Andrew S. Brandt (born June 11, 1938) is a former politician and public administrator who has served in a number of roles in the province of Ontario, Canada. He served in the Legislative Assembly of Ontario as a Progressive Conservative from 1981 to 1990, and was a cabinet minister in the governments of Bill Davis and Frank Miller. He later served as interim leader of the Progressive Conservative Party from 1987 to 1990 before being appointed as chairman and CEO of the Liquor Control Board of Ontario.

Andy Brandt
Ontario MPP
In office
1981–1990
Preceded byPaul Blundy
Succeeded byBob Huget
ConstituencySarnia
Interim Leader of the
Ontario PC Party
In office
1987–1990
Preceded byLarry Grossman
Succeeded byMike Harris
Head of the Liquor Control Board of Ontario
In office
1991–2006
Preceded byJack Ackroyd
Succeeded byPhillip Olsson
63rd Mayor of Sarnia, Ontario
In office
1975–1980
Preceded byPaul Blundy
Succeeded byMarceil Saddy
City Alderman, Sarnia, Ontario
In office
1971–1974
Personal details
Born (1938-06-11) June 11, 1938 (age 84)
London, Ontario, Canada
Political partyProgressive Conservative
Alma materUniversity of Waterloo
ProfessionPublic administrator

BackgroundEdit

Brandt was born June 11, 1938, in London, Ontario. Brandt was educated at the University of Waterloo, and was a businessman and musician before entering political life.

PoliticsEdit

He ran for the House of Commons of Canada in the 1972 federal election as a Progressive Conservative, but lost to Liberal Bud Cullen by 1,465 votes in Sarnia—Lambton.[1] Brandt served as an alderman in Sarnia from 1971 to 1974, and as mayor of the city from 1975 to 1980.

He ran for the Ontario legislature in the 1977 provincial election, but lost to Liberal Paul Blundy ,who had immediately preceded Brandt as Mayor of Sarnia, by 257 votes in the provincial electoral district of Sarnia.[2] He ran again in the 1981 election and defeated Blundy by 3,029 votes, as the Progressive Conservatives won a majority government under Bill Davis.[3] After serving as a parliamentary assistant to the Minister of Labour, Brandt was promoted to cabinet on July 6, 1983, as Minister of the Environment.[4]

Brandt was originally neutral in the Progressive Conservative Party's 1985 leadership convention, but surprised delegates by endorsing Frank Miller from the convention podium. When Miller became Premier of Ontario on February 8, 1985, he appointed Brandt as his Minister of Industry and Trade.[5] Brandt was easily returned in the 1985 provincial election.[6] The Progressive Conservatives were reduced to a minority government, however, and soon lost a vote of confidence in the legislature. In opposition, Brandt served as his party's critic for Environment and Industry.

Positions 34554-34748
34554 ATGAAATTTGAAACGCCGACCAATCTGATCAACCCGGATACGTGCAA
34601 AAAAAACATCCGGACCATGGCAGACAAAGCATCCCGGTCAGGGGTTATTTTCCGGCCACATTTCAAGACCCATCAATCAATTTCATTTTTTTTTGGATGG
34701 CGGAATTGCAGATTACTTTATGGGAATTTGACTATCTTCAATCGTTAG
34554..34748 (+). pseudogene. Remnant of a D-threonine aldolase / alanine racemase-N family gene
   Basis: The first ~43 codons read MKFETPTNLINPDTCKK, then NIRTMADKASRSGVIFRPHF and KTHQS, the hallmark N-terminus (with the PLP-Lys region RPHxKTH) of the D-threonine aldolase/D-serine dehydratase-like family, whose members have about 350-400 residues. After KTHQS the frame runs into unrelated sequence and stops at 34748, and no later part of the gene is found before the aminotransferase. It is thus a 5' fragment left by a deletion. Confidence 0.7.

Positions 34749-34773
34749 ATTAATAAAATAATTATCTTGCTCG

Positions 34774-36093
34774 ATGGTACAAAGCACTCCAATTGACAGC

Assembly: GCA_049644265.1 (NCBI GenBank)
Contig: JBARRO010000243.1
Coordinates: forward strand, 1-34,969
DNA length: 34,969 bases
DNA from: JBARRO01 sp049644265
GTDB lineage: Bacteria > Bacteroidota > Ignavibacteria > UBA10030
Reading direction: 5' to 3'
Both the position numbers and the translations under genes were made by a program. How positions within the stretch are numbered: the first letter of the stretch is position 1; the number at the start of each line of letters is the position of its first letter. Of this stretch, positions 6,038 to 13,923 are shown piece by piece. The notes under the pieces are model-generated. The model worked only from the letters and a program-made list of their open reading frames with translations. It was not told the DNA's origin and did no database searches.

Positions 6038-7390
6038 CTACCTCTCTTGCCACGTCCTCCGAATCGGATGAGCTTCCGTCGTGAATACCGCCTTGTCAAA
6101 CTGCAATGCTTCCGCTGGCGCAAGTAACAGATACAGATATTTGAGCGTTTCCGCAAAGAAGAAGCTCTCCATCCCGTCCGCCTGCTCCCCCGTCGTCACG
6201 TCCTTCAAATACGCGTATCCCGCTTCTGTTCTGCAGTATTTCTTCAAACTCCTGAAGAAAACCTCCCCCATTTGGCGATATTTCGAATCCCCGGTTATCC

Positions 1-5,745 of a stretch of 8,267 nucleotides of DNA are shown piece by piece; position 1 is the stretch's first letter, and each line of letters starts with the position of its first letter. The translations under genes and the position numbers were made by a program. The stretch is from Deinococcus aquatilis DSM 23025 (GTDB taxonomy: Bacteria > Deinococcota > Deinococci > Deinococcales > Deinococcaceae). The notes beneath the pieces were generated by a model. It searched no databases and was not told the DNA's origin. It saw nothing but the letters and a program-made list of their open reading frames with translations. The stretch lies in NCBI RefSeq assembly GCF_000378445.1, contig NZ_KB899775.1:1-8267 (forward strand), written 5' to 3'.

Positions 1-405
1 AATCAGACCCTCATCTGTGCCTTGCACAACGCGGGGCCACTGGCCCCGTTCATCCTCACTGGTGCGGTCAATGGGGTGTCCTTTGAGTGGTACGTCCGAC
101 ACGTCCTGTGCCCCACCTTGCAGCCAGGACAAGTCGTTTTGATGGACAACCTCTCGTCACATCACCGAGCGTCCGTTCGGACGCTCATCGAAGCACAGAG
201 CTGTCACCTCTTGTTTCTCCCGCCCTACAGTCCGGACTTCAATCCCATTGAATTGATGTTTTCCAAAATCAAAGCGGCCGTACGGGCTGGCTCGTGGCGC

The 1987 provincial election proved disastrous for the Progressive Conservative Party, which was reduced to only sixteen seats out of 130 in the legislature. Brandt defeated Liberal Joan Link-Mellon by 2,601 votes.[7] Party leader Larry Grossman was defeated in his own riding so Brandt was selected as interim leader on November 3, 1987, and held the position until Mike Harris was chosen as full-time leader on May 12, 1990. Brandt did not run in the 1990 election.

Cabinet positionsEdit

Ontario provincial government of Frank Miller
Cabinet post (1)
Predecessor Office Successor
Frank Miller Minister of Industry and Trade
1985 (February–June)
Hugh O'Neil
Ontario provincial government of Bill Davis
Cabinet post (1)
Predecessor Office Successor
Keith Norton Minister of Environment
1983–1985
Morley Kells

After politicsEdit

In 1991, Bob Rae appointed Brandt as chairman and CEO of the LCBO, the agency that owns and operates Ontario's publicly owned liquor stores. He was reappointed to the position four times by Rae, Harris and Ernie Eves, retaining the position for fifteen years, and remains the longest serving chair and CEO in LCBO history. He was noted for modernizing the LCBO's operations as well as convincing the provincial government not to privatize the service. He was accused of accepting inappropriate luxury trips in 1999, but was defended in the legislature and was soon after reappointed to a fourth term as chair and CEO.

In 2000, Brandt supported Stockwell Day for the leadership of the Canadian Alliance on the second ballot of the newly formed party's leadership contest.[8]

Brandt retired as LCBO chairman on February 5, 2006, after fifteen years at the helm. During his time in the position, annual sales went from $1.8 billion in 1991 to a projected $3.6 billion in 2006.[9]

See alsoEdit

ReferencesEdit

  1. ^ "How the party candidates fared across the country". The Toronto Star. July 9, 1974. p. A12.
  2. ^ "Ontario provincial election results riding by riding". The Globe and Mail. June 10, 1977. p. D9.
  3. ^ Canadian Press (1981-03-20). "Winds of change, sea of security". The Windsor Star. Windsor, Ontario. p. 22. Retrieved 2014-04-01.
  4. ^ Speirs, Rosemary; Stead, Sylvia; Cruikshank, John (July 6, 1983). "Shuffle gives Treasury job to Grossman". The Globe and Mail. pp. 1, 2.
  5. ^ "The Ontario Cabinet". The Globe and Mail. February 9, 1985. p. 4.
  6. ^ "Results of vote in Ontario election". The Globe and Mail. May 3, 1985. p. 13.
  7. ^ "Results from individual ridings". The Windsor Star. September 11, 1987. p. F2.
  8. ^ Regina Leader Post, 28 June 2000.
  9. ^ Toronto Star, January 14, 2006.

External linksEdit